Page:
Disorders Of Brain Curable? May Be Malfunctions Like A Broken Ankle
Scientists are increasingly finding that mental disorders may only be malfunctions of the physical brain, much like a broken ankle, and, perhaps, equally curable.
The brain is highly specialized, and mental maladies are rooted in specific areas of the brain. Anxiety disorders may affect areas of the brain that govern emotion; schizophrenia areas that govern hearing and sight.
“By knowing where in the brain things may go wrong in mental disorders, we can target rationally designed treatments,” said Steven Hyman, director of the National Institute of Mental Health.
“We’re actually beginning to localize specific emotions in the brain,” he said. One of the first: fear, based in an almond-shaped structure at the front of the brain. “This can help us to design better treatments for anxiety disorders,” Hyman said.
As neuroscientists head into the home stretch of the Decade of the Brain - as Congress dubbed the 1990s - the understanding that the brain and body aren’t all that different has led to many discoveries.
Researchers know that the things that keep bodies healthy - a balanced diet, rest and exercise - also keep the brain healthy.
And they also know that keeping intellectually active - or gaining high levels of education - protects people against many brain disorders, the same way exercise helps physical health.
“Using your brain prevents disease,” said Joseph Coyle, chairman of Harvard University’s department of psychiatry. “A use-it-or-lose-it strategy works in the brain.”
Hyman also expects the new understanding of the brain’s workings to pave the way to more acceptance for mental patients.
“Once we realize that mental disorders represent specific forms of brain functions,” he said, “the results should be profoundly destigmatizing.”
Other major advances and findings in brain research:
False memories: Scientists know more about how false memories occur. Some patients have sued their therapists for making them “remember” events of childhood abuse that never happened.
In one experiment this past year, Michael Gazzaniga, a neuroscientist at Dartmouth University, gave a group of people a list of words that included, “rest” and “bed.” Later, when he gave them a second list of words and asked them to pick out the ones that were on the first list, many patients picked out “sleep.”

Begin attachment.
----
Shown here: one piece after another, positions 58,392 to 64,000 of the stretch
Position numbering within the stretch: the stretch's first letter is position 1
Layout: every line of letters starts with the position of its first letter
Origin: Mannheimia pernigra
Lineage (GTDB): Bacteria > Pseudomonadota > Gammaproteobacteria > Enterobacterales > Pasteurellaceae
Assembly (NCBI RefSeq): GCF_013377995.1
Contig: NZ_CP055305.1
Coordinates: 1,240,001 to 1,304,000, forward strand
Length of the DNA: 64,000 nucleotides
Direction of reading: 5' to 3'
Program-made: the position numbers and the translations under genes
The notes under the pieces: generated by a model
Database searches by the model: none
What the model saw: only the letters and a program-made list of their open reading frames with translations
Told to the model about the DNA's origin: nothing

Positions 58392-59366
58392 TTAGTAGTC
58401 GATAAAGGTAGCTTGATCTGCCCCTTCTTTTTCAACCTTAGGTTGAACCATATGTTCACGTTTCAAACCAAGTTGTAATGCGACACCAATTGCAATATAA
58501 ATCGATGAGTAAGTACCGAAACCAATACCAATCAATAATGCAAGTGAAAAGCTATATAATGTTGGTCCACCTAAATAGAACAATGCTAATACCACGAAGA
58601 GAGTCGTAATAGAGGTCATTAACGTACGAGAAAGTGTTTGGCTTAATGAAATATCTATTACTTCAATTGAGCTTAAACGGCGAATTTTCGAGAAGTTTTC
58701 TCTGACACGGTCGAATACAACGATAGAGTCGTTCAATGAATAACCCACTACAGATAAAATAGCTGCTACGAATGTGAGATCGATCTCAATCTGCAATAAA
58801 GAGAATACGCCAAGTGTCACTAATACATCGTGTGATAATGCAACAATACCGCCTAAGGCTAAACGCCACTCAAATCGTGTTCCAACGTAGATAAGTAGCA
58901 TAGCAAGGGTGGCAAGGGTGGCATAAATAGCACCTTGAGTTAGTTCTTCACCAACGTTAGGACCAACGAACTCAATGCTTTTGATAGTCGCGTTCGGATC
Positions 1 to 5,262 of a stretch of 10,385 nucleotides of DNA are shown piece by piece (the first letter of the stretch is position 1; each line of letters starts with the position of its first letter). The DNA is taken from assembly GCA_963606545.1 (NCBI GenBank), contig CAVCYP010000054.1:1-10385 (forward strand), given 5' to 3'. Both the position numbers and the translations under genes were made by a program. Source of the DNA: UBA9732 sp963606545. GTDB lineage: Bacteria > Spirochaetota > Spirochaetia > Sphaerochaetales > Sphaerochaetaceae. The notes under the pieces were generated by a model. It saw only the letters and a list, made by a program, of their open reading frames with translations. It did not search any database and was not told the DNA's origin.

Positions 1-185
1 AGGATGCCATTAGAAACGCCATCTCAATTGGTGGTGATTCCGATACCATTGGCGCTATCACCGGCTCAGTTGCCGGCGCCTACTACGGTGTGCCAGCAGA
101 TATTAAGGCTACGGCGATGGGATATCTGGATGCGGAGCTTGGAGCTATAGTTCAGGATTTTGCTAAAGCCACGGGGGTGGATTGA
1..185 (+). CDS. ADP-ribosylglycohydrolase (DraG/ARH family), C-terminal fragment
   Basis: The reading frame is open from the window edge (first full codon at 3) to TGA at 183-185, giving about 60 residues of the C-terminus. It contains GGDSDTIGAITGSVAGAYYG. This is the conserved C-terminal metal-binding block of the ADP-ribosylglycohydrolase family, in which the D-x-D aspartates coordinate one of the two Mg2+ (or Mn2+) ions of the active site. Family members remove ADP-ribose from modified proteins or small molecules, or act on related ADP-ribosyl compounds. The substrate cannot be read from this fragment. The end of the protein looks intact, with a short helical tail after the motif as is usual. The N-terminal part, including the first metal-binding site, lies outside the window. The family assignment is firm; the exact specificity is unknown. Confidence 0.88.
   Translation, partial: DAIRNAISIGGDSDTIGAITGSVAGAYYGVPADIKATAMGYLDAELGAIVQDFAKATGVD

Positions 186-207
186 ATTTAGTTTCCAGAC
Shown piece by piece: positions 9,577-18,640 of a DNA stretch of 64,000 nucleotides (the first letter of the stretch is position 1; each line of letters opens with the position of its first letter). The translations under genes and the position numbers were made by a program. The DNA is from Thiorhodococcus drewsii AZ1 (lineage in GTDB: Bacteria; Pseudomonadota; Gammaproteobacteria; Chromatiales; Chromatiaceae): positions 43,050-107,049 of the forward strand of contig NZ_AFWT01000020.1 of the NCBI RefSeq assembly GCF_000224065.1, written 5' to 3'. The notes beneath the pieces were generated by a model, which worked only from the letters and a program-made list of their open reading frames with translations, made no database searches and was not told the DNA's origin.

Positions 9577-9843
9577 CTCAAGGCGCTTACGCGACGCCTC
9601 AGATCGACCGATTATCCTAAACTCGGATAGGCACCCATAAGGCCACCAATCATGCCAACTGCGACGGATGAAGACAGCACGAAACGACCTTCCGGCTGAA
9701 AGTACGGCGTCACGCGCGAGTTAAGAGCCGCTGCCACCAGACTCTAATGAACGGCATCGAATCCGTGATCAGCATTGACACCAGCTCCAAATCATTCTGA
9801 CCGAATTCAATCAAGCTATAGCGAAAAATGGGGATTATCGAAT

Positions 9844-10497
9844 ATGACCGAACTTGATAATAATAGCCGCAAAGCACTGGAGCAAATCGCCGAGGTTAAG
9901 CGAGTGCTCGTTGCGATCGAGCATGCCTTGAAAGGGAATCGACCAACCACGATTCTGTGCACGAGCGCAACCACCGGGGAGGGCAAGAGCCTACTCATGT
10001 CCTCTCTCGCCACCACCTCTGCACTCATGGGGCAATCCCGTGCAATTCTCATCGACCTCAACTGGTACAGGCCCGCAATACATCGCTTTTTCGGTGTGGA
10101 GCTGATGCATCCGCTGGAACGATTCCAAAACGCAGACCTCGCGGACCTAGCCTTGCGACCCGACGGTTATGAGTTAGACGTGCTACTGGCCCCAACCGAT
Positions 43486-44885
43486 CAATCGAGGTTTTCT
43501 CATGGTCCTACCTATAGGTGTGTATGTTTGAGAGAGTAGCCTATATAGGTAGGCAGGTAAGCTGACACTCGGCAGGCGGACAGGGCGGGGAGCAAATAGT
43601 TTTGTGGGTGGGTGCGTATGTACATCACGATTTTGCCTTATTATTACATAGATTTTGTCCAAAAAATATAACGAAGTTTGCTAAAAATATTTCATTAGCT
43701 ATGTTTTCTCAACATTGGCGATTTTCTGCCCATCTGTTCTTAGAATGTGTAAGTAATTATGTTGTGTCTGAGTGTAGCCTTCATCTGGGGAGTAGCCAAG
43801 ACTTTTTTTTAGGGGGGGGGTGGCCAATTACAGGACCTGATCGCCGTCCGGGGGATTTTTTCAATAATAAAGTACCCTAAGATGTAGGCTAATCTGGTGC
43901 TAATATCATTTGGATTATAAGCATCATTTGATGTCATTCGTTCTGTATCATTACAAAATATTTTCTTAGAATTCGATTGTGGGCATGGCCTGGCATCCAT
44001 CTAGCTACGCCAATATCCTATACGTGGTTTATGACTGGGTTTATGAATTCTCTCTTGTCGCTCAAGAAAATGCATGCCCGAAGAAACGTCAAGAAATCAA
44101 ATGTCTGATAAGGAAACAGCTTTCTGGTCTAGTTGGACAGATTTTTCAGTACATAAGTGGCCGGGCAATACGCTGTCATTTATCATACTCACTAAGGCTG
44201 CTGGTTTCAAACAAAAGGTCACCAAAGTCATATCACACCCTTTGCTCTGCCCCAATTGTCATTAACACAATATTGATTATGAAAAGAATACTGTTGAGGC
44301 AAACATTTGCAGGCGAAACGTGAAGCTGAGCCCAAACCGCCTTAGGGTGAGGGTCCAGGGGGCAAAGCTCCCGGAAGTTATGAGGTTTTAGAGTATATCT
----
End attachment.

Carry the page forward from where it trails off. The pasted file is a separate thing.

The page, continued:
When Gazzaniga made brain images to see which parts of the brain people were using, the people who picked out “sleep” used a part of their brains that builds associations - they associated “sleep” with “bed” and “rest.”
Schizophrenia: The brains of schizophrenics are now known to work differently from other people’s.
For example, said Harvard’s Coyle, “When schizophrenic individuals have hallucinations, they hear voices that seem quite real and occurring out there, outside their bodies.” The reason: the same area of the brain that responds to outside sounds gets triggered by hallucinations in schizophrenics.
“Understanding the neuropsychiatry makes it clear why they perceive hallucinations the way they do,” he said at a meeting organized by the Dana Alliance for Brain Initiatives.
Alzheimer’s disease: Scientists have found an animal model for the disease. Gary Gottlieb, a geriatric psychiatrist and the chief executive officer of Friends Hospital in Philadelphia, said a genetically engineered mouse showed both pathological signs of illness as well as trouble learning or making decisions.
Scientists can now test new medicines on the mouse, to see if they can cure it.
Parkinson’s disease: A new technique called deep brain stimulation, where tiny electrodes are implanted in the brain, can reduce patients’ tremor, said Gottlieb, who is also a professor at the University of Pennsylvania.
Early development: Much of what happens in the brain happens early, which means parents should provide babies with an environment of rich sensory experiences.
“If light or movement or touch or smell are lacking, there will be nerve cells that will not get the proper growth factors and will not survive,” said Martha Bridge Denckla, director of the Kennedy Krieger Institute, a pediatric neurology research center in Baltimore. “The way the brain gets wired together depends on activity.”